The European Commission is taking legal action against the UK over claims it is exceeding limits on air pollution from traffic. Britain has two months to respond to the case that it breached EU limits for nitrogen dioxide (NO2) emissions, which cause breathing and other health problems.
Traffic noise is a serious concern for Europeans, and the EU must act quickly to tackle the issue. That is the call from citizens from several European countries in a video clip published today (1) for International Noise Awareness Day.
The current European Union noise regulations for new or upgraded interoperable rail vehicles came into force in 2002 for high-speed rail and in 2006 for conventional traffic. These standards are known as Technical Specifications for Interoperability (TSI), and are adopted by Commission Decisions. A comprehensive revision of the Noise TSI is planned for 2013. A working group has been established by the European Railway Agency (ERA) who is leading the revision process, where T&E represents the views of environmental groups. This paper is intended as an input to the working group.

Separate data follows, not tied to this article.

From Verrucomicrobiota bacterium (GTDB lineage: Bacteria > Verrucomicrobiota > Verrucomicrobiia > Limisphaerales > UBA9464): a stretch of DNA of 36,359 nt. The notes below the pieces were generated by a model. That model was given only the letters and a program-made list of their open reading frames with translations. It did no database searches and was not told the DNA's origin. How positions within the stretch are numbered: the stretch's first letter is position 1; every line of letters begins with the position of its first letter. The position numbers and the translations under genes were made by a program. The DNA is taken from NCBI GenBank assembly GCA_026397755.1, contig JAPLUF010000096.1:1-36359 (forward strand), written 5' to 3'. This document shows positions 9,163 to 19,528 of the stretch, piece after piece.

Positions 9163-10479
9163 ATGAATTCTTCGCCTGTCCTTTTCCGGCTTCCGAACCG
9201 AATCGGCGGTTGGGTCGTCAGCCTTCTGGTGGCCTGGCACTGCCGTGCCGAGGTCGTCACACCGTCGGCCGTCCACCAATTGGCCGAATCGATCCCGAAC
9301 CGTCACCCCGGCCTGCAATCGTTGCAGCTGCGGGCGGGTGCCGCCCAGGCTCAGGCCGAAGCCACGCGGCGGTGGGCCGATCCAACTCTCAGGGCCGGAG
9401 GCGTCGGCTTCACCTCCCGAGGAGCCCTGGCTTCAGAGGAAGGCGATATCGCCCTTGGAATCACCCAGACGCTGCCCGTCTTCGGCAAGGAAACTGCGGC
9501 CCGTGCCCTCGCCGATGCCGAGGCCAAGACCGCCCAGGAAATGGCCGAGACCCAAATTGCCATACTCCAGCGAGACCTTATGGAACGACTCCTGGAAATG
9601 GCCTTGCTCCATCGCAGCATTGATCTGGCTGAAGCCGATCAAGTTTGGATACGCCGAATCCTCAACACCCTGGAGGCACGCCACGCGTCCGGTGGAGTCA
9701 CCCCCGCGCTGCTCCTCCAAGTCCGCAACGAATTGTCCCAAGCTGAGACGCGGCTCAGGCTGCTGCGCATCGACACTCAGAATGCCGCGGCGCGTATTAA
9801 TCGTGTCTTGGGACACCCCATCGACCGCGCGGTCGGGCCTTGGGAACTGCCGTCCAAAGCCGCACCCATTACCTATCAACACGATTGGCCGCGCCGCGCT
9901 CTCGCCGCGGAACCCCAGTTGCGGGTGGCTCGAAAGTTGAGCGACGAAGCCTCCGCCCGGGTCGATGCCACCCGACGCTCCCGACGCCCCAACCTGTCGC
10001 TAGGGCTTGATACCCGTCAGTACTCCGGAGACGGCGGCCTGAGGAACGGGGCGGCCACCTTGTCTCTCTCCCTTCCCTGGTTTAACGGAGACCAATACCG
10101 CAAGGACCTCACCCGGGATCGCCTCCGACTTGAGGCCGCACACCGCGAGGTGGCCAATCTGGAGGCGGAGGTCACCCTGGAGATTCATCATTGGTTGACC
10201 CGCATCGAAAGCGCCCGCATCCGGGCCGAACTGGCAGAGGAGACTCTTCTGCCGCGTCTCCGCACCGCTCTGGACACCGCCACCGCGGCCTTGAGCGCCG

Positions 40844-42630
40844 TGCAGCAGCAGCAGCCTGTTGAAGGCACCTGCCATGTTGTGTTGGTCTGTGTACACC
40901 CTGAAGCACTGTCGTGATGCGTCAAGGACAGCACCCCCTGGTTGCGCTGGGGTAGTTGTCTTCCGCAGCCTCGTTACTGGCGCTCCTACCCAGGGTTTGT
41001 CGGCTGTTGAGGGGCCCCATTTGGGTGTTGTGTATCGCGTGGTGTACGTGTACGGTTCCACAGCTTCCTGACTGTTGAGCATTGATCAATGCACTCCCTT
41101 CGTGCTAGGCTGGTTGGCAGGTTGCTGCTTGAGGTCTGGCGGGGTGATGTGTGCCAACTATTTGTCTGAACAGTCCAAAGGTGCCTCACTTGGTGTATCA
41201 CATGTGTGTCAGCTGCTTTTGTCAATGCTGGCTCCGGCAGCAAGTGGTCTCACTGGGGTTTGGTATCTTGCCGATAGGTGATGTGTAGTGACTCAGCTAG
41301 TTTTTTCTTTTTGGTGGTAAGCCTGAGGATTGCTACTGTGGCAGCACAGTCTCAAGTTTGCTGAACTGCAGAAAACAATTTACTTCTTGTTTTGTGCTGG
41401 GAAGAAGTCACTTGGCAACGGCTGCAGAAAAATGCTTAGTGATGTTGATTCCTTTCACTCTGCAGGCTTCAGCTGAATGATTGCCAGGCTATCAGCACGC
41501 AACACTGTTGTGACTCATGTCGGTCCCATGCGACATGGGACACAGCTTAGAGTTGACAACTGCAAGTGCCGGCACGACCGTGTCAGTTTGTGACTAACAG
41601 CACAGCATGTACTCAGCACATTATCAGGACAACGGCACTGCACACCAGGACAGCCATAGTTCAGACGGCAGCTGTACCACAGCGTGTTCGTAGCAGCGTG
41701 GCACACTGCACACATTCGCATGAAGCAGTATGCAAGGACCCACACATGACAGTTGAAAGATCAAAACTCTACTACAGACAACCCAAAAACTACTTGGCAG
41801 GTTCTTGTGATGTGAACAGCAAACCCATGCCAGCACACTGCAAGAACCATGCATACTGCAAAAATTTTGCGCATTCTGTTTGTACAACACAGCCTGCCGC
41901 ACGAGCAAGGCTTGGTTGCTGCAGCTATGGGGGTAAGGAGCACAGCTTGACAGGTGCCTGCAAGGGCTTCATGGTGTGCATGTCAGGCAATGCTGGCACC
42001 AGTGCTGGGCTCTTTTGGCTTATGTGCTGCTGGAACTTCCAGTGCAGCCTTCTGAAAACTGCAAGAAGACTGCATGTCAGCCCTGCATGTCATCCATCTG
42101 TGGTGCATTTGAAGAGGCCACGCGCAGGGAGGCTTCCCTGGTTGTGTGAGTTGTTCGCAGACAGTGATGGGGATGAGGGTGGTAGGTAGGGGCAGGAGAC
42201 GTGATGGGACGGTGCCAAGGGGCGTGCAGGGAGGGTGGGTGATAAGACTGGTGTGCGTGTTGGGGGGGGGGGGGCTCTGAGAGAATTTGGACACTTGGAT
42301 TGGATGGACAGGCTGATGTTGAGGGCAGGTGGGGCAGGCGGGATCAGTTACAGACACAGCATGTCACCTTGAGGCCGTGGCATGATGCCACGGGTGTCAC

A group of environmental NGOs has published a ranking list of 17 European cities, based on what they have done to improve air quality. Berlin came top, closely followed by Copenhagen, Stockholm, Vienna and Zurich.
Freight carried by rail is up, in particular in eastern Europe. The figures, from the European railway companies’ umbrella organisation CER, coincide with a report highlighting ‘significant potential’ for a shift to rail to reduce carbon dioxide emissions.